Right on schedule, tornadoes touch down in the South
Tornadoes have hit several Southern states bringing the region's unusual weather back to a regular course but unpredictable El Niño patterns are still at play.
Several tornadoes have touched down this week across Alabama, Georgia, Louisiana, and Oklahoma, destroying property and leading to flooding that caused one fatality in Mississippi.
Southern states have been experiencing a full share of unusual and damaging weather the past several months, from record flooding in late December to unseasonable, after-dark tornadoes in February. Tornadoes touching down in the middle of the region's normal tornado season, March through May, offer some indication that weather patterns are returning to a more predictable course after an unusual winter, but they do not suggest that the volatile effects of El Niño, a warm-weather pattern from the Pacific Ocean, are over yet.
Severe tornadoes hit certain regions during any year, but El Niño and other climate activity often changes or worsens the impact.
Research is mixed on how El Niño patterns, which occur when the Pacific is warmer than usual, affect tornadoes, writes Ian Livingston for US Tornadoes. This year's El Niño pattern has not kept entirely to the weather patterns usually seen during an El Niño year, although accurate records on tornadoes are a sufficiently new phenomenon and meteorologists warn against developing too many firm rules on the subject.
The most frequent months for tornado occurrence are June, April, and May (in that order), but no month is completely free of such storms.
"Tornadoes can happen at any time of the year, in any month of the year, and in just about any location in the country," Greg Carbin, a meteorologist with the National Weather Service in Oklahoma, told LiveScience.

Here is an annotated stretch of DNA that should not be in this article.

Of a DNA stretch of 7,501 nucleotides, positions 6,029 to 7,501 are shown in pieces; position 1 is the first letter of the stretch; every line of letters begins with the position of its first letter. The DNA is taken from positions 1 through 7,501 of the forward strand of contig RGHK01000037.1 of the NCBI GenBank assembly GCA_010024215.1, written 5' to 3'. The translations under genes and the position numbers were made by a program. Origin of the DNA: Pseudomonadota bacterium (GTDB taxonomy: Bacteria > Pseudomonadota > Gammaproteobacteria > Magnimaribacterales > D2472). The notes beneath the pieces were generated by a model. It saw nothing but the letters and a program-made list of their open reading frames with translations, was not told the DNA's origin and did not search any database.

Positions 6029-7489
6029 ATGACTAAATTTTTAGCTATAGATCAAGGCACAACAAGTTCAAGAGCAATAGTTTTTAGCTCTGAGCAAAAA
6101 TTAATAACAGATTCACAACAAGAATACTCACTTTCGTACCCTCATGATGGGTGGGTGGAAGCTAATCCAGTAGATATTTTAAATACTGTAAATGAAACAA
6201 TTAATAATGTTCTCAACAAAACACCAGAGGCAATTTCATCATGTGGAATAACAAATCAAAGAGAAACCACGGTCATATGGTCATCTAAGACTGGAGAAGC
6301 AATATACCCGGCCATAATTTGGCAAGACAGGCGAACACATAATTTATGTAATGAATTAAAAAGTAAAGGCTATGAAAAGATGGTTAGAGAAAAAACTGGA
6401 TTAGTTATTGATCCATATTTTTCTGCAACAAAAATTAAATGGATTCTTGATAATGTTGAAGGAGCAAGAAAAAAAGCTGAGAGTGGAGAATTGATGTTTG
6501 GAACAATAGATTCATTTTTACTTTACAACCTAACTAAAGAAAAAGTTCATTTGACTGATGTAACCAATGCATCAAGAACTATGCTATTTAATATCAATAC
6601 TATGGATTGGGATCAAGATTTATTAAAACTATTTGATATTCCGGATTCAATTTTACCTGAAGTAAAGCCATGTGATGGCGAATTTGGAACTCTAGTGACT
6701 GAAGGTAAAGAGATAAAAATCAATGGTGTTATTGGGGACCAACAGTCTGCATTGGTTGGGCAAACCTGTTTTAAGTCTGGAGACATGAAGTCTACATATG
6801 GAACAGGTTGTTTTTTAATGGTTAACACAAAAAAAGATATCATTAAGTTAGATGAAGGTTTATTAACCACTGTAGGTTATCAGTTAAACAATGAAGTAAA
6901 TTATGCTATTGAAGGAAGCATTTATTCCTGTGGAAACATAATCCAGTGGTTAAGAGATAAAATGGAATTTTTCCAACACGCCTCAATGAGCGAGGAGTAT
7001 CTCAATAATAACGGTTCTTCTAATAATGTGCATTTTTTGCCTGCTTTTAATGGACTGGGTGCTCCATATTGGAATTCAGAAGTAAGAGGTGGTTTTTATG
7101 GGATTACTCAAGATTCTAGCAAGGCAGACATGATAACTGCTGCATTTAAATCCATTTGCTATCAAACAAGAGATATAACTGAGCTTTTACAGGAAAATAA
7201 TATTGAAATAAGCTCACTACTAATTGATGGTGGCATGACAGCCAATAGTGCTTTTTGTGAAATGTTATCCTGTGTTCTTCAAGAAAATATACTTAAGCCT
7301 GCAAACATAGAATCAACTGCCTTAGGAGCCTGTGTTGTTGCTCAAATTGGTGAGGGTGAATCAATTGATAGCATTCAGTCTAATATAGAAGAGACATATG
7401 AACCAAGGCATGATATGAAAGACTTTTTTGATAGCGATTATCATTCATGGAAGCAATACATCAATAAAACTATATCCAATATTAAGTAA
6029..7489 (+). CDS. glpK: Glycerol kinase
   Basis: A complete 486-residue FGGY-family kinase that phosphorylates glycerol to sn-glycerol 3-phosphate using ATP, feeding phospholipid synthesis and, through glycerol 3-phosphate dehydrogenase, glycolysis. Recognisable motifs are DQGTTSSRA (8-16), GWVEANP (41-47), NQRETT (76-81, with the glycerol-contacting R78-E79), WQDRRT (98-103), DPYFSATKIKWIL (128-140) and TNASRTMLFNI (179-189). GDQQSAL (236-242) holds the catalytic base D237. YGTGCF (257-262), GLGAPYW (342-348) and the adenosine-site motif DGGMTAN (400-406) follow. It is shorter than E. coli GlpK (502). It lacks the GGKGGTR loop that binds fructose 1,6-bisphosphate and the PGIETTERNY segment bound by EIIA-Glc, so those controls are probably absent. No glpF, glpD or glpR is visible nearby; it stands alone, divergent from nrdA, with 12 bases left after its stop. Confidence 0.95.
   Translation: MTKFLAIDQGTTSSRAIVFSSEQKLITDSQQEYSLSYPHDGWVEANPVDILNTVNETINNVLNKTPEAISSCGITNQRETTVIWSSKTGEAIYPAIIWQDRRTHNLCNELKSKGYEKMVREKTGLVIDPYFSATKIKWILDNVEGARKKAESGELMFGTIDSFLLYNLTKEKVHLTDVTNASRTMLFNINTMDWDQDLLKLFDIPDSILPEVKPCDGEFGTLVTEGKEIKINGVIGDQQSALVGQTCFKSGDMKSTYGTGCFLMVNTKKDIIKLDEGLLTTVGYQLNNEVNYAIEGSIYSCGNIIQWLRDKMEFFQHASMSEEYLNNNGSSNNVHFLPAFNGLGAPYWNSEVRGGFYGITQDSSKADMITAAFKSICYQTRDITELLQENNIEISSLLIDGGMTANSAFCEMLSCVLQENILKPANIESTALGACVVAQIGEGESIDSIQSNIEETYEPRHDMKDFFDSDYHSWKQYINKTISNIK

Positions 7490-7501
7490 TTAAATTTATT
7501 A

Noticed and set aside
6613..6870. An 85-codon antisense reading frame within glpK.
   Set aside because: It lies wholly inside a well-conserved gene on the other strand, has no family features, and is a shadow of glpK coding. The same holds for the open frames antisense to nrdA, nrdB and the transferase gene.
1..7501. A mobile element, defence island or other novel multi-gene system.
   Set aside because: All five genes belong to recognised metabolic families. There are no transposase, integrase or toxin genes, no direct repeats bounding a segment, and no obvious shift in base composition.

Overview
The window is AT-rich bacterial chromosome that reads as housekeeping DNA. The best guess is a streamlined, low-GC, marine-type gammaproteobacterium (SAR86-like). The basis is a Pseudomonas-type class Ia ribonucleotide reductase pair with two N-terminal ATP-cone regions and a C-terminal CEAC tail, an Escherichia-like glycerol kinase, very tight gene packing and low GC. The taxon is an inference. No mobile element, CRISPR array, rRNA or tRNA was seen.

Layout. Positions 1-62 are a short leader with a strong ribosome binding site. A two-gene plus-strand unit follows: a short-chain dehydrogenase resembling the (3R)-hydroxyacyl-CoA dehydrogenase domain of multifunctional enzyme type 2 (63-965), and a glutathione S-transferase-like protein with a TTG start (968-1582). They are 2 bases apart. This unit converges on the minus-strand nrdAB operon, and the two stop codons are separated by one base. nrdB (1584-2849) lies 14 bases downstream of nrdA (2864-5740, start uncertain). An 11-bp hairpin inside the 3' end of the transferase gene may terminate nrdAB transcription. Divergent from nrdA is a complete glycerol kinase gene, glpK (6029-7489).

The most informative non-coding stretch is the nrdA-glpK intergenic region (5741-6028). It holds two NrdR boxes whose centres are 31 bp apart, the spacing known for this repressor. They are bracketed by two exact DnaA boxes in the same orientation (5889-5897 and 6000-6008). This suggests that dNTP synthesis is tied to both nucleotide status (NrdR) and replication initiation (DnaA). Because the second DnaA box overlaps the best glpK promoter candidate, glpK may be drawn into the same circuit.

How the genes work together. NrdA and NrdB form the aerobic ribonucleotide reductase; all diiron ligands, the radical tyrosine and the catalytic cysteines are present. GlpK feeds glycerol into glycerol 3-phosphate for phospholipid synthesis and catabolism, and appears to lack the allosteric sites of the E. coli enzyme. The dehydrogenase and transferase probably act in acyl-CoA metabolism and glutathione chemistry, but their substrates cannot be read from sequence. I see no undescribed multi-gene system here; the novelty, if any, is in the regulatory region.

The El Niño is a reasonable predictor of the fierce winter storms and flooding the Southeast has experienced this year but it generally brings lighter tornado seasons. The Southeast's worst tornado seasons generally hit during a year when neither warming nor cooling patterns from the Pacific are influencing its weather, according to a 2007 study from the NOAA/NWS Storm Prediction Center, in Norman, Okla.
El Niño patterns typically affect weather in the United States the most during late winter and early spring and can cover the South with storms during the months of December through April, according to the National Weather Service's Jackson, Miss., office. Meteorologists say the 2016 El Niño has illustrated the weather force's unpredictability, perhaps because of climate change, or perhaps because the pattern itself is marked by volatility.
"This is kind of a hybrid El Niño," Jim O’Brien, a meteorologist for the Weather Authority told WTTV during the peak of the unusual February tornadoes. "Storm tracks have set up a bit differently. The cold air has not been placed where we thought it would be placed in some locations."